So lately I have been imagining I am Thomas Jefferson, called in as a consultant to Congress to rework the Philippine Constitution. Like, give the old document some pep. Some flair. That peculiar "national heart" that Americans assign their constitution. But it can't be a Sottocopy of the U.S. document in any way. It must be original and profound so that Filipinos hold it to their hearts and start believing the laws of their land are worth obeying, and perhaps even dying for.
I'll take two sections to see how it works and let you be the judge. Better, worse, or still muddled? The two sections are the Preamble and Article VII, Section 18, regarding the President as Commander in Chief and Martial Law.
We, the sovereign Filipino people, imploring the aid of Almighty God, in order to build a just and humane society, and establish a Government that shall embody our ideals and aspirations, promote the common good, conserve and develop our patrimony, and secure to ourselves and our posterity, the blessings of independence and democracy under the rule of law and a regime of truth, justice, freedom, love, equality, and peace, do ordain and promulgate this Constitution.
This Constitution is the primary law of our great nation. It expresses our dedication a secular democratic state under the discipline of laws that care for the well-being of every citizen. We place the highest value on freedom, order, health and responsibility to others. We cherish honesty, truth, justice, kindness, equality and peace, and hold precious the knowledge that we do our best for the entire nation if we provide the opportunity for growth to every individual.
That's not bad. God is already in the hearts of all who hold Him up. He need not be documented here as He takes so many different forms. We seek harmony and health, which encompasses medicine, good nutrition, sanitation, good military defense, and all the other acts that keep us well. Freedom is value Numero Uno but it attaches to responsibility to others. We got rid of those strange words patrimony and promulgate and most of the legal stuffiness. More important, we are placing opportunity for growth, a great motivator, as the closing call to action.
Now about the President and military:
Original Article VII, Executive Department, Section 18
The President shall be the Commander-in-Chief of all armed forces of the Philippines and whenever it becomes necessary, he may call out such armed forces to prevent or suppress lawless violence, invasion or rebellion. In case of invasion or rebellion, when the public safety requires it, he may, for a period not exceeding sixty days, suspend the privilege of the writ of habeas corpus or place the Philippines or any part thereof under martial law. Within forty-eight hours from the proclamation of martial law or the suspension of the privilege of the writ of habeas corpus, the President shall submit a report in person or in writing to the Congress. The Congress, voting jointly, by a vote of at least a majority of all its Members in regular or special session, may revoke such proclamation or suspension, which revocation shall not be set aside by the President. Upon the initiative of the President, the Congress may, in the same manner, extend such proclamation or suspension for a period to be determined by the Congress, if the invasion or rebellion shall persist and public safety requires it.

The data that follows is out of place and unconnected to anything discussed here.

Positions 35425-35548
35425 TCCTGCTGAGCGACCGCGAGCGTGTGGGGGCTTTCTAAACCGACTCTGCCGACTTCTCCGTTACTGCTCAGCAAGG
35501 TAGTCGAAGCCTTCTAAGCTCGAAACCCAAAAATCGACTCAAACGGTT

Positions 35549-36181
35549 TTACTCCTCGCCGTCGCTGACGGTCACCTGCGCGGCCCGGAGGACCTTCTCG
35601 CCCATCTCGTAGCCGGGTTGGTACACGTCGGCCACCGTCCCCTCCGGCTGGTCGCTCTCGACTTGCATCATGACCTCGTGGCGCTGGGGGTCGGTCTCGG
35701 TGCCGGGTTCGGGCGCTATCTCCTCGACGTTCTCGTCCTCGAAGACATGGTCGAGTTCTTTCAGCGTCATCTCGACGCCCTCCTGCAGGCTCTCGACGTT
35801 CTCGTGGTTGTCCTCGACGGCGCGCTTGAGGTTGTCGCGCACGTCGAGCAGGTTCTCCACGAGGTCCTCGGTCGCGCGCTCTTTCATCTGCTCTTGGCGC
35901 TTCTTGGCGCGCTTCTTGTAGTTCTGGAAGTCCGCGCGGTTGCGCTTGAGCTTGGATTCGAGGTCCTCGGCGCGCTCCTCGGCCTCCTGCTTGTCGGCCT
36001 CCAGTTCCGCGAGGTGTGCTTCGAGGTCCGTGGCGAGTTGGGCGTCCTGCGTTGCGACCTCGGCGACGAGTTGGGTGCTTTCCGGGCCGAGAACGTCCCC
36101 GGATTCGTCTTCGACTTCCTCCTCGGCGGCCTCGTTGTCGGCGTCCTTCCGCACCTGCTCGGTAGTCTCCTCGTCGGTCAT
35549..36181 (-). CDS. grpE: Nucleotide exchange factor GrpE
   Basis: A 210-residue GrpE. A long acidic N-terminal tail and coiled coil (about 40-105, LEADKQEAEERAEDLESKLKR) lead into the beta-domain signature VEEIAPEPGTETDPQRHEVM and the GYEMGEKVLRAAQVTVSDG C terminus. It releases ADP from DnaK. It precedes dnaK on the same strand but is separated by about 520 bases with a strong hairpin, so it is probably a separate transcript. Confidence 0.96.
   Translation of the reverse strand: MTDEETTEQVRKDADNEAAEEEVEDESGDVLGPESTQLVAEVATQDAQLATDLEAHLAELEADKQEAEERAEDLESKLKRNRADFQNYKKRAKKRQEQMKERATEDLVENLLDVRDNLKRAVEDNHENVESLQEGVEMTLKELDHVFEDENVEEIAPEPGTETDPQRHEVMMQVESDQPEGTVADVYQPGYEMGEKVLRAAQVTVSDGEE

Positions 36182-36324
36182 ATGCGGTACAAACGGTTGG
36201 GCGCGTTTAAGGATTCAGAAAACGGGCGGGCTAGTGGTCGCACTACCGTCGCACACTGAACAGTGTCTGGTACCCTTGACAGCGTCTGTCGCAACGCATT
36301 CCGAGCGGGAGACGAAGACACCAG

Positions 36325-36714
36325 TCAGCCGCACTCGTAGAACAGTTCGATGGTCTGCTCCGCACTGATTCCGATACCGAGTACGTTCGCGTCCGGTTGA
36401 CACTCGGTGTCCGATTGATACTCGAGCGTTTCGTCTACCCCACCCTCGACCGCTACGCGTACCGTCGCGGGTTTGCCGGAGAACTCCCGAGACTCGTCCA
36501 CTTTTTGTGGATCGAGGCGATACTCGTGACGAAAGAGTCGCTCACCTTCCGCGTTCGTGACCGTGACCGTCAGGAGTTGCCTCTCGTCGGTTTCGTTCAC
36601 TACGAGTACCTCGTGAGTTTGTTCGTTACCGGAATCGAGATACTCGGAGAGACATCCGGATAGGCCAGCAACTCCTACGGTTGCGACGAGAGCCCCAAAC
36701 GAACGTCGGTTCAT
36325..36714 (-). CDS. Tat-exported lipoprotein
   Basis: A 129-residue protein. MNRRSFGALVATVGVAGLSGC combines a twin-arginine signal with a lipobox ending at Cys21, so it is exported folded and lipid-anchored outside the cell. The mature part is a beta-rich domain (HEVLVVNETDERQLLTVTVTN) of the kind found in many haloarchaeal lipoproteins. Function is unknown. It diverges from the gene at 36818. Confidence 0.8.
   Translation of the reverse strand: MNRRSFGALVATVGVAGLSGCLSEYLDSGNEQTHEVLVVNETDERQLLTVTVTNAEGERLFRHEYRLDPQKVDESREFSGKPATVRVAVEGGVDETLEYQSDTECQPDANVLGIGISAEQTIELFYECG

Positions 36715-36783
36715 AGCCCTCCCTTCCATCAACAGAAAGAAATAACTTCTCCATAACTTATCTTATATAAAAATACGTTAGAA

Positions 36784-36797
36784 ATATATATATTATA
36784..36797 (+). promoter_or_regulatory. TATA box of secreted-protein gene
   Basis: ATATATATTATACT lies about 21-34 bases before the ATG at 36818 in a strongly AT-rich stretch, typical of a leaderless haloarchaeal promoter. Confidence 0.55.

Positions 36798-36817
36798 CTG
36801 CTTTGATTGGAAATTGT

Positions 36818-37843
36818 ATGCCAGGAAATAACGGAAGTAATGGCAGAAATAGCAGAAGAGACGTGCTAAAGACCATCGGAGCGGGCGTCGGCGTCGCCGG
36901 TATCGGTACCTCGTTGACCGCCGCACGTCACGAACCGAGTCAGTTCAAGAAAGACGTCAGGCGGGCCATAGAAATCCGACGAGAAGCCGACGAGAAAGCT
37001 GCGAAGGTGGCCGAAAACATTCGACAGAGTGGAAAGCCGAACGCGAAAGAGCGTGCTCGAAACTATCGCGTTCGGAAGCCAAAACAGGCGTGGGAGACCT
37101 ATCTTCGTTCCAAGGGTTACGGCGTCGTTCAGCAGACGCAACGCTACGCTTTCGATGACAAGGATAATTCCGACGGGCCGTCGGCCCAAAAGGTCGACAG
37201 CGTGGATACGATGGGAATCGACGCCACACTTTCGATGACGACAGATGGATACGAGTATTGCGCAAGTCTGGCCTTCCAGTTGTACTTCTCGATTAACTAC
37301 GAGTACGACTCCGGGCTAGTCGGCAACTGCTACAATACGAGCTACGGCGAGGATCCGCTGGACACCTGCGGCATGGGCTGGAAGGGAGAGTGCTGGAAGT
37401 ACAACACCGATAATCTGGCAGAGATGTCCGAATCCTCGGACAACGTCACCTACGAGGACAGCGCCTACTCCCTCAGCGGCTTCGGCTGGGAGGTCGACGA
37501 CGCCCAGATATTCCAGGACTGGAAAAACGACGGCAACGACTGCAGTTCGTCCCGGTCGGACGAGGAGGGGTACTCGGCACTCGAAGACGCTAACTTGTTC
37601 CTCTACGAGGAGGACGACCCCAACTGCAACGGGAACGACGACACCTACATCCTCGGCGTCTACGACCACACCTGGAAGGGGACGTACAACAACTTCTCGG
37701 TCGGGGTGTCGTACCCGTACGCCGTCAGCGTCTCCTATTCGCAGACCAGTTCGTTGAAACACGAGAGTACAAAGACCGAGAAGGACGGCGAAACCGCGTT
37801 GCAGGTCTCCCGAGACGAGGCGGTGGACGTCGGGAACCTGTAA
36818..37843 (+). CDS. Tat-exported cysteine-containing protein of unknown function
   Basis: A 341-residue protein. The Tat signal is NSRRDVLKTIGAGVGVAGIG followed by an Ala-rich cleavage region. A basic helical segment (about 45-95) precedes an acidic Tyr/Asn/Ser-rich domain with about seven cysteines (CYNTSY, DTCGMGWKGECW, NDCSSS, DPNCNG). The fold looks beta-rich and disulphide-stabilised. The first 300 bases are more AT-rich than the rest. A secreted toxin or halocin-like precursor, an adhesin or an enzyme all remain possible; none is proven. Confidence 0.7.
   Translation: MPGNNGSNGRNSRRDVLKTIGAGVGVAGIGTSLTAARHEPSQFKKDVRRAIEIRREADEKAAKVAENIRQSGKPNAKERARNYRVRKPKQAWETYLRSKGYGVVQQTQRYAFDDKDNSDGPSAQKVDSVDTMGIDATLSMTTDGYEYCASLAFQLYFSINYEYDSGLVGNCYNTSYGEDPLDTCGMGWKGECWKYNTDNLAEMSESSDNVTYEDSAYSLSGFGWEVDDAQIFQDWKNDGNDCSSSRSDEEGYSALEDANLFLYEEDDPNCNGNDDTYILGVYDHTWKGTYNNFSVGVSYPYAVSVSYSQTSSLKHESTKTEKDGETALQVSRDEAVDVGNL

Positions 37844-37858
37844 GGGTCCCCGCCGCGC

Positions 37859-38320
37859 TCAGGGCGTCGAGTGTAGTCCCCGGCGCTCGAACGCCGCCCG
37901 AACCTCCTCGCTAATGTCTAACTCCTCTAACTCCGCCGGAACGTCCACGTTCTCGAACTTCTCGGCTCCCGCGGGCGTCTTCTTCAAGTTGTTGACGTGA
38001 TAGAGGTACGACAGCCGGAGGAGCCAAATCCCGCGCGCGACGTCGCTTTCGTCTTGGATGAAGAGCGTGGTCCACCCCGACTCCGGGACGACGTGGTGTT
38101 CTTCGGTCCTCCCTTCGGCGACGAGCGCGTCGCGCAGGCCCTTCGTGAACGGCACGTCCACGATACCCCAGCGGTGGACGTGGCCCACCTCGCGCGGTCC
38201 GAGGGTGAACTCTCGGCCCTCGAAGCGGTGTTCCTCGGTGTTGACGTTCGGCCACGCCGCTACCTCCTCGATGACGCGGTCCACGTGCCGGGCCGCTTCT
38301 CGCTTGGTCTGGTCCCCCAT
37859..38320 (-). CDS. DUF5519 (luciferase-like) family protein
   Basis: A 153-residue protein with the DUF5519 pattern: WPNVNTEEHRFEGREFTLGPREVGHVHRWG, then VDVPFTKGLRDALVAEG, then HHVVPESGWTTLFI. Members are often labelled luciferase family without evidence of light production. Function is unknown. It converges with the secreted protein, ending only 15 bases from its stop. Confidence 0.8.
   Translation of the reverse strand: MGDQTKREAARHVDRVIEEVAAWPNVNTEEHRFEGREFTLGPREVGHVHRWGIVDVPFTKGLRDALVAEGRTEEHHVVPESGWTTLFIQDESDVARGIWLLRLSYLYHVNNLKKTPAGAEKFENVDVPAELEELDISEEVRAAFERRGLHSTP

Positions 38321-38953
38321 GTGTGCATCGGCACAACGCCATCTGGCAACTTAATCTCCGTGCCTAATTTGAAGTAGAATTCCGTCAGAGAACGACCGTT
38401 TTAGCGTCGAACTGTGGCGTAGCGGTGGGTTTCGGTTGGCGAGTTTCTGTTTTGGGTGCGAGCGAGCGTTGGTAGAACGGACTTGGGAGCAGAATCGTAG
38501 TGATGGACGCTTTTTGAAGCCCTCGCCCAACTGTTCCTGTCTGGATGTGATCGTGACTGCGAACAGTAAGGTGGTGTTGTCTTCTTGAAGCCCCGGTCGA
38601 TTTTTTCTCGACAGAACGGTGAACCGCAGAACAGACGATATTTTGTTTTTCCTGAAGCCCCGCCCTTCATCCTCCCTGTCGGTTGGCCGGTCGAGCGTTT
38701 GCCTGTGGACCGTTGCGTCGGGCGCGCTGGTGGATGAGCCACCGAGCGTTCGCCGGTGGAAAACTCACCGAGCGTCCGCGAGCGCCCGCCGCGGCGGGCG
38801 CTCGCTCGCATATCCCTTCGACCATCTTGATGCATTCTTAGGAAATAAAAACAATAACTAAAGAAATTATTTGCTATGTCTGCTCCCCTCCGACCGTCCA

The Congress, if not in session, shall, within twenty-four hours following such proclamation or suspension, convene in accordance with its rules without need of a call.
The Supreme Court may review, in an appropriate proceeding filed by any citizen, the sufficiency of the factual basis of the proclamation of martial law or the suspension of the privilege of the writ of habeas corpus or the extension thereof, and must promulgate its decision thereon within thirty days from its filing.
A state of martial law does not suspend the operation of the Constitution, nor supplant the functioning of the civil courts or legislative assemblies, nor authorize the conferment of jurisdiction on military courts and agencies over civilians where civil courts are able to function, nor automatically suspend the privilege of the writ of habeas corpus.
The suspension of the privilege of the writ of habeas corpus shall apply only to persons judicially charged for rebellion or offenses inherent in, or directly connected with, invasion.
During the suspension of the privilege of the writ of habeas corpus, any person thus arrested or detained shall be judicially charged within three days, otherwise he shall be released.
Revised Article VII, Executive Department, Section 18
The President shall be the Commander-in-Chief of all armed forces of the Philippines and whenever it becomes necessary, he may call out such armed forces to prevent or suppress lawless violence, invasion or rebellion. The President shall submit a report of his orders and actions to the Senate within 48 hours of issuance of the orders and every 60 days thereafter until such action is concluded.
The Senate and House, sitting as a combined entity, by a vote of at least a two-thirds majority of all attending Members in regular or special session, is empowered to revoke such orders, which revocation shall not be set aside by the President.
No declaration of war on another nation may be issued by the President without the concurrence of two-thirds of the Senate and House voting as a combined entity in regular or special session.
The writ of habeas corpus is a fundamental right of every person on Philippine soil, citizen or non-citizen, and may not be abridged at any time for any reason.
There, that's done.